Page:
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'Further Papers respecting the Slave Trade on the East Coast of Africa and the System Pursued for its Suppression' [‎72v] (12/50)

The record is made up of 1 volume (25 folios). It was created in 29 Oct 1869. It was written in English and French. The original is part of the British Library: India Office The department of the British Government to which the Government of India reported between 1858 and 1947. The successor to the Court of Directors. Records and Private Papers.

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12
No. 7.
Mr. Melvill to Mr. Otway.—{Received August 24.)
(Confidential.) o#ce, 25, 1869.
^ WITH reference to Mr. Otway's letter of the 5th, and to my reply of the 18th June
last on the subject of the distribution and condition of slaves liberated at the Mauritius,
Aden &c I am directed by his Grace the Duke of Argyle to forward to you herewith, for
the information of Lord Clarendon, copy of a letter from the Assistant Resident at Aden
which has been received in answer to the communication addressed to him on the
subject, T c
1 am, &c.
(Signed) J. COSMO MELVILL.
Inclosure 1 in No. 7.
Captain Goodfellow to the Under-Secretary of State for India.
^ r eCret ' ) Aden, July 13, 1869.
IN acknowledging the receipt of your letter dated 25th ultimo, and inclosures, calling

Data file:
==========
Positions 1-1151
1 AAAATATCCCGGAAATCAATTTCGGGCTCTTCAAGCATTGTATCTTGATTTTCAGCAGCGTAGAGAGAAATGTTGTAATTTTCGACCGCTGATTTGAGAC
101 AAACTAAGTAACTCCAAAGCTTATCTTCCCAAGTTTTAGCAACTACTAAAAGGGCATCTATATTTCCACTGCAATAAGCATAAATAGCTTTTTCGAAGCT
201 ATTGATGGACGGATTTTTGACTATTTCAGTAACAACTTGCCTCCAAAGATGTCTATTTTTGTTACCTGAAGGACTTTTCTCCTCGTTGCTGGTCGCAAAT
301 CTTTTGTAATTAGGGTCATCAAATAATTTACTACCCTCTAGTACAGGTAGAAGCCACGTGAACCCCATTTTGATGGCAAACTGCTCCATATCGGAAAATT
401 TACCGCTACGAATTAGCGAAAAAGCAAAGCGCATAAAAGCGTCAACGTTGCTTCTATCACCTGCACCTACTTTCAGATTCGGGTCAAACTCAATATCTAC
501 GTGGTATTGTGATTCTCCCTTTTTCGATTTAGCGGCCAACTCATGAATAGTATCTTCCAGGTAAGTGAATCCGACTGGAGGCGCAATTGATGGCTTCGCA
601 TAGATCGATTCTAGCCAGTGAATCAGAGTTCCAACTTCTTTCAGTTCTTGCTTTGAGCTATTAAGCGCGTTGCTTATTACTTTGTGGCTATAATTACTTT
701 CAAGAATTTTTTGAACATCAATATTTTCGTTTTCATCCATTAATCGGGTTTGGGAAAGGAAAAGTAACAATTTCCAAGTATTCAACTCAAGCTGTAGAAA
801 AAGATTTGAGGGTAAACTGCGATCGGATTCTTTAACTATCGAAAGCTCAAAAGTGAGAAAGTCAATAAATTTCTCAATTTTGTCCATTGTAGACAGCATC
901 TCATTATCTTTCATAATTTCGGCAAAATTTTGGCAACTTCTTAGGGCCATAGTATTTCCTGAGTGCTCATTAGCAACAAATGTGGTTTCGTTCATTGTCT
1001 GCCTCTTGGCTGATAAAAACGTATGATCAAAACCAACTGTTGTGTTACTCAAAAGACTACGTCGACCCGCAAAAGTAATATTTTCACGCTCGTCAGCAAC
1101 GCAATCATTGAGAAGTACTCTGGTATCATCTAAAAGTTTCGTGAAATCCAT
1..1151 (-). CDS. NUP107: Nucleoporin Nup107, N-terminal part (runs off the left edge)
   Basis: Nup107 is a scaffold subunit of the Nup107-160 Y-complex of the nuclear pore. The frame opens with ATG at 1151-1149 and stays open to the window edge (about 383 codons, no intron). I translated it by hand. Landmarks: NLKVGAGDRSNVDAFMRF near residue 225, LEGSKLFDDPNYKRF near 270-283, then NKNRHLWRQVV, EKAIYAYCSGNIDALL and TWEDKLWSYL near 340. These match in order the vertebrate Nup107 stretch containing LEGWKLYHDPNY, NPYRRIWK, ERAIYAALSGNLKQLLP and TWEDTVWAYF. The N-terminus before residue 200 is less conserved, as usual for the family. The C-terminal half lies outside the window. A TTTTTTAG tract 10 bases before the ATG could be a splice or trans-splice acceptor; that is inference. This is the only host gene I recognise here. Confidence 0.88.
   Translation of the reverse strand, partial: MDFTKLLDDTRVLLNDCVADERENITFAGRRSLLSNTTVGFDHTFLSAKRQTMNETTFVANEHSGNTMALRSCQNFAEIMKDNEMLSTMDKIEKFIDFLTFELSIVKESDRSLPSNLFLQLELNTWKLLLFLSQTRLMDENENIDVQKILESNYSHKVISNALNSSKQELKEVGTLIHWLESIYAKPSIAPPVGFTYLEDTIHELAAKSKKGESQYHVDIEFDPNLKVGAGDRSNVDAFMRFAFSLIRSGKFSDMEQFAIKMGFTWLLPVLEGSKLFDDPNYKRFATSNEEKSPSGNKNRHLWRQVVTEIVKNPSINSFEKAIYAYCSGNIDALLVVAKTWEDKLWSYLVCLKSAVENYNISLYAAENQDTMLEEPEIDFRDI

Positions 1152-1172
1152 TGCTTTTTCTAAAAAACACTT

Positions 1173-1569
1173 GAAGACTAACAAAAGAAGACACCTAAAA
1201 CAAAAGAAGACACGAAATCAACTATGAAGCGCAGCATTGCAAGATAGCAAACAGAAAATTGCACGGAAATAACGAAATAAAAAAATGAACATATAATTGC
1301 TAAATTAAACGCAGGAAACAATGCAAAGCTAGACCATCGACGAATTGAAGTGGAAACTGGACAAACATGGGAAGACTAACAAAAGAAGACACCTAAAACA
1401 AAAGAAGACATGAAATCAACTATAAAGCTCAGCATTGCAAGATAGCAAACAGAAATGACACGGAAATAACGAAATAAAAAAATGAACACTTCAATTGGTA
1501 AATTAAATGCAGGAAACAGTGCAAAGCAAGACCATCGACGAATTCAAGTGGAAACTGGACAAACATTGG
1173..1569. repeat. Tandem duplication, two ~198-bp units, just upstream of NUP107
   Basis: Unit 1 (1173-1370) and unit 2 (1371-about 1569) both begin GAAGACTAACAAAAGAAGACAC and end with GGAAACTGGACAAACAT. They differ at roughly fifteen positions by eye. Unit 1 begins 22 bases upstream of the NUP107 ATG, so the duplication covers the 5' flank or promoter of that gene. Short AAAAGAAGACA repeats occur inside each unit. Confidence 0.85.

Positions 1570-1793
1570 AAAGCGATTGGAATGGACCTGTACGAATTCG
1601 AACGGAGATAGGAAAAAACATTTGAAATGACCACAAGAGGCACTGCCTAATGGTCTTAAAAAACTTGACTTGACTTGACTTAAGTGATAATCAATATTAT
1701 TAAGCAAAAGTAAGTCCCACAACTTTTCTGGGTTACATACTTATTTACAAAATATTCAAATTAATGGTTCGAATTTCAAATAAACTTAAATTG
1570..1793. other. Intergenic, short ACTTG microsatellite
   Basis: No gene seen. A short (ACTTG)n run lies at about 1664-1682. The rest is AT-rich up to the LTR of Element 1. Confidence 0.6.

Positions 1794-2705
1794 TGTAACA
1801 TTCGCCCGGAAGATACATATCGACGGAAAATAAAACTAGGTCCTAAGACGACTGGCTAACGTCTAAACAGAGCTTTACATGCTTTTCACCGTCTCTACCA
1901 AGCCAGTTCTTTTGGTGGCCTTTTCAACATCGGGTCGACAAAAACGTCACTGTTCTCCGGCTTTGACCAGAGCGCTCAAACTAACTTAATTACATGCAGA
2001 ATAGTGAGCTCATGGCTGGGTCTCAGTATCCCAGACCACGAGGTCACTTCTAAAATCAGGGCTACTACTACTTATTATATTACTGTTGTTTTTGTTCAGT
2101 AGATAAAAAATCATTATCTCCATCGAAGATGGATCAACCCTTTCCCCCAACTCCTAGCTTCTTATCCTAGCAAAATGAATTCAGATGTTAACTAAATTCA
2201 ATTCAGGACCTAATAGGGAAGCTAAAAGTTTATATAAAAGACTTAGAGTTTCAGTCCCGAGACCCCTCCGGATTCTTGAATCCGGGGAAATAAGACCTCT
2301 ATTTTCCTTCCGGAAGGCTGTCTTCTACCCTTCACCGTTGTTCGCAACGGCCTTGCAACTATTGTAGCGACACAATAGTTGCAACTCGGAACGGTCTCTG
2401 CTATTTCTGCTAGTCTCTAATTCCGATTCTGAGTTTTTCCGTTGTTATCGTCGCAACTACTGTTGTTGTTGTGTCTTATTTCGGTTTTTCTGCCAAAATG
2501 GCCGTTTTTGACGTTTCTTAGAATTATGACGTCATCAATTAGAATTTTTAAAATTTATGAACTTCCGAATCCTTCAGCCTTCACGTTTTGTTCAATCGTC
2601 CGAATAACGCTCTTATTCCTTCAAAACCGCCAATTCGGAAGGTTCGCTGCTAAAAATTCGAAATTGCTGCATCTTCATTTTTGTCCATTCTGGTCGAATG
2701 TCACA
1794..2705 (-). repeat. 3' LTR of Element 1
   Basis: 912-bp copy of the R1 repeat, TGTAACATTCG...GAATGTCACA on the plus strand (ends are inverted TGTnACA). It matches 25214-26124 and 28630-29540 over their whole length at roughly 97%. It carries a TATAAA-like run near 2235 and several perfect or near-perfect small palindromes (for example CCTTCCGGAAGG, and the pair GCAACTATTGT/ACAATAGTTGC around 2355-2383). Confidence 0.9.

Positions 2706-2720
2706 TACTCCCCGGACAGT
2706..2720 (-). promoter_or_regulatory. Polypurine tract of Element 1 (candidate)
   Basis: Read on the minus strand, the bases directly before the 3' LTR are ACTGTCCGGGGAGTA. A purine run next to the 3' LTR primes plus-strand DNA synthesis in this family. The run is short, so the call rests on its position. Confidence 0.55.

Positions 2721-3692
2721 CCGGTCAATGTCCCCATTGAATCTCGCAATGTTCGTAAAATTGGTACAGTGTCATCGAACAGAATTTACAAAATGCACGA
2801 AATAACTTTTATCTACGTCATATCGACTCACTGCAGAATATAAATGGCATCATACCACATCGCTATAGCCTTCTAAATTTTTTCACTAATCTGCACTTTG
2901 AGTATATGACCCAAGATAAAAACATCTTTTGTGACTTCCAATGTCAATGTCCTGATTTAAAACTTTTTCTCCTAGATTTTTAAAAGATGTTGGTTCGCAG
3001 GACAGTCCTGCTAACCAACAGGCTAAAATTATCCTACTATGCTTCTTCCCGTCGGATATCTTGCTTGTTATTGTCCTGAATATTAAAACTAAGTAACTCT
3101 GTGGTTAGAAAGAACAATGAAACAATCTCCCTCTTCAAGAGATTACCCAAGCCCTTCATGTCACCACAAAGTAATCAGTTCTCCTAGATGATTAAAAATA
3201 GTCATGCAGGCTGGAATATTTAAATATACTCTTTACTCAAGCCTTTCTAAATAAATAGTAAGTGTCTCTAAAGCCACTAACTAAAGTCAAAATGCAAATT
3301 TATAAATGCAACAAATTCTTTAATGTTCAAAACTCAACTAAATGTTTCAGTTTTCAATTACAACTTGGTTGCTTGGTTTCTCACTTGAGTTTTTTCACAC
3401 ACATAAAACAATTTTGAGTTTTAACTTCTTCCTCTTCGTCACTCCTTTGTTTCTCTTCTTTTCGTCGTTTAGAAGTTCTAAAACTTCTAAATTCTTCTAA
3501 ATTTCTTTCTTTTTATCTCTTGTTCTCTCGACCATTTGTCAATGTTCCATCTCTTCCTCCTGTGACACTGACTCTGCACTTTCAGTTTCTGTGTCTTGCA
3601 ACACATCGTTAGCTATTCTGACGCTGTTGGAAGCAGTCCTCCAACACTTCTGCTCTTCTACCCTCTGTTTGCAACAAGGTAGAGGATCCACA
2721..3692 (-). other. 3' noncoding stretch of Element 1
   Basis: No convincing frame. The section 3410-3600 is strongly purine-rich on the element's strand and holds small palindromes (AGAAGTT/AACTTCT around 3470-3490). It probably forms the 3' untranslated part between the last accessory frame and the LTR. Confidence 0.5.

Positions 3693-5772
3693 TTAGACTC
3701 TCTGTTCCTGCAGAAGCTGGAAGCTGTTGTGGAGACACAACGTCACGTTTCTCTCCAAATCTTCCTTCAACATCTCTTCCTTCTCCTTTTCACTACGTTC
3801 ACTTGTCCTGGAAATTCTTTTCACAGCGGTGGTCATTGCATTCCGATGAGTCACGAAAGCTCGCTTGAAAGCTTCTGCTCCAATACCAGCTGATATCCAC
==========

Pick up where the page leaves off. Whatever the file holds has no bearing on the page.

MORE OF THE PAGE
for information on the subject of the condition and distribution of slaves landed and
liberated by Her Majesty's cruizers at this port, I have the honour to report, for the
information of his Grace the Secretary of State for India, that the subject of exempting this
settlement from the charge of cargoes of slaves captured by Her Majesty s ships has
already been represented to his Excellency the Governor in Council of Bombay, and the
Commodore Commanding-in-chief East Indies, is aware of the strong objections that exist
which render it undesirable to overburden this confined and already overstocked settlement,
comprising an area of only about fifteen square miles, more than halt of which may be
styled uninhabitable, with the presence of any large numbers of these unfortunate helpless
beings, hence I presume that any further remarks on the subject of the concluding
paragraphs of Mr. Otway's letter would be unnecessary. With regard to the distribution
and condition of the slaves that have been landed and liberated at Aden, I do myself the
honour to submit a Tabular Statement of the numbers that have been discharged here, and
beg to remark that the fact of so many having to be sent to the Presidency of Bombay,
goes to prove what 1 have already stated in regard to the necessity that exists for exempting
this port entirely at the present as it can absorb no more as a depdt, or, at any rate, should
it be decided to constitute Aden an entrepdt for manumitted slaves that, owing to the
limited and scanty accommodation and necessarily small establishment to supervise as well
as the dearness of food and water and expenses of transit, some limit should be put on the
numbers to be landed here.
In the statement which accompanies I have to observe, with regard to the numbers
that have been distributed locally, that most of them have been intrusted in the care of
respectable natives of India resident at Aden, some have been employed in the Harbour
Department, some by the Peninsula and Oriental Company, and others have been able to
obtain employment for themselves, and several women have been legally married.